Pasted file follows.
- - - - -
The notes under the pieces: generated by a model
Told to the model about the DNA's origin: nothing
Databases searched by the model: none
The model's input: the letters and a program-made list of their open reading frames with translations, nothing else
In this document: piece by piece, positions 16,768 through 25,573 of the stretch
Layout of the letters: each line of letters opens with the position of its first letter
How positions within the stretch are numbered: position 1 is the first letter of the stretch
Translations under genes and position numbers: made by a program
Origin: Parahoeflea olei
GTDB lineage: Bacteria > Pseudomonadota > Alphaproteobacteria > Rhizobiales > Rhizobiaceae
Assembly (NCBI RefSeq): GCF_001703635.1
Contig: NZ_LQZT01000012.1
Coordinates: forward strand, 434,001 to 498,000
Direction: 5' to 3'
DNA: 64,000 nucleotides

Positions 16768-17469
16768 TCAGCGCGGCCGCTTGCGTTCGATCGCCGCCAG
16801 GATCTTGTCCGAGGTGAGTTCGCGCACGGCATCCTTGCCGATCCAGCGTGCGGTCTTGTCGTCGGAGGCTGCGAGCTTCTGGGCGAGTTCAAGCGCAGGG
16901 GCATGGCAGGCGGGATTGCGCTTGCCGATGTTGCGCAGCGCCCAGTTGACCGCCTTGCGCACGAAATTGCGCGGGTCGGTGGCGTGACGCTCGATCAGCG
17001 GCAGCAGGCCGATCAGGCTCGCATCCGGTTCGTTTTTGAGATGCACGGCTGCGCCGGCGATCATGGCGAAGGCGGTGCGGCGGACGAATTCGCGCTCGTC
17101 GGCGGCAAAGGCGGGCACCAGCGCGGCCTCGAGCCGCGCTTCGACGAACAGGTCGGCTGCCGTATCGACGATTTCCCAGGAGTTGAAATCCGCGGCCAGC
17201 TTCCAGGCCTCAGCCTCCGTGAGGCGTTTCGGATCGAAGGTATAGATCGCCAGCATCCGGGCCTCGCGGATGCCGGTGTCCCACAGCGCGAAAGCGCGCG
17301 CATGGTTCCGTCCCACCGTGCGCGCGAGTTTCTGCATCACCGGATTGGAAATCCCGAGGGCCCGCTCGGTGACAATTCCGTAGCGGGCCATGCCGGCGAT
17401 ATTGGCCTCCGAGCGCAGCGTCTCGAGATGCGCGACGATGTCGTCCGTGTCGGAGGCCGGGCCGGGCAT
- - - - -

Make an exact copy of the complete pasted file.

The notes under the pieces: generated by a model
Told to the model about the DNA's origin: nothing
Databases searched by the model: none
The model's input: the letters and a program-made list of their open reading frames with translations, nothing else
In this document: piece by piece, positions 16,768 through 25,573 of the stretch
Layout of the letters: each line of letters opens with the position of its first letter
How positions within the stretch are numbered: position 1 is the first letter of the stretch
Translations under genes and position numbers: made by a program
Origin: Parahoeflea olei
GTDB lineage: Bacteria > Pseudomonadota > Alphaproteobacteria > Rhizobiales > Rhizobiaceae
Assembly (NCBI RefSeq): GCF_001703635.1
Contig: NZ_LQZT01000012.1
Coordinates: forward strand, 434,001 to 498,000
Direction: 5' to 3'
DNA: 64,000 nucleotides

Positions 16768-17469
16768 TCAGCGCGGCCGCTTGCGTTCGATCGCCGCCAG
16801 GATCTTGTCCGAGGTGAGTTCGCGCACGGCATCCTTGCCGATCCAGCGTGCGGTCTTGTCGTCGGAGGCTGCGAGCTTCTGGGCGAGTTCAAGCGCAGGG
16901 GCATGGCAGGCGGGATTGCGCTTGCCGATGTTGCGCAGCGCCCAGTTGACCGCCTTGCGCACGAAATTGCGCGGGTCGGTGGCGTGACGCTCGATCAGCG
17001 GCAGCAGGCCGATCAGGCTCGCATCCGGTTCGTTTTTGAGATGCACGGCTGCGCCGGCGATCATGGCGAAGGCGGTGCGGCGGACGAATTCGCGCTCGTC
17101 GGCGGCAAAGGCGGGCACCAGCGCGGCCTCGAGCCGCGCTTCGACGAACAGGTCGGCTGCCGTATCGACGATTTCCCAGGAGTTGAAATCCGCGGCCAGC
17201 TTCCAGGCCTCAGCCTCCGTGAGGCGTTTCGGATCGAAGGTATAGATCGCCAGCATCCGGGCCTCGCGGATGCCGGTGTCCCACAGCGCGAAAGCGCGCG
17301 CATGGTTCCGTCCCACCGTGCGCGCGAGTTTCTGCATCACCGGATTGGAAATCCCGAGGGCCCGCTCGGTGACAATTCCGTAGCGGGCCATGCCGGCGAT
17401 ATTGGCCTCCGAGCGCAGCGTCTCGAGATGCGCGACGATGTCGTCCGTGTCGGAGGCCGGGCCGGGCAT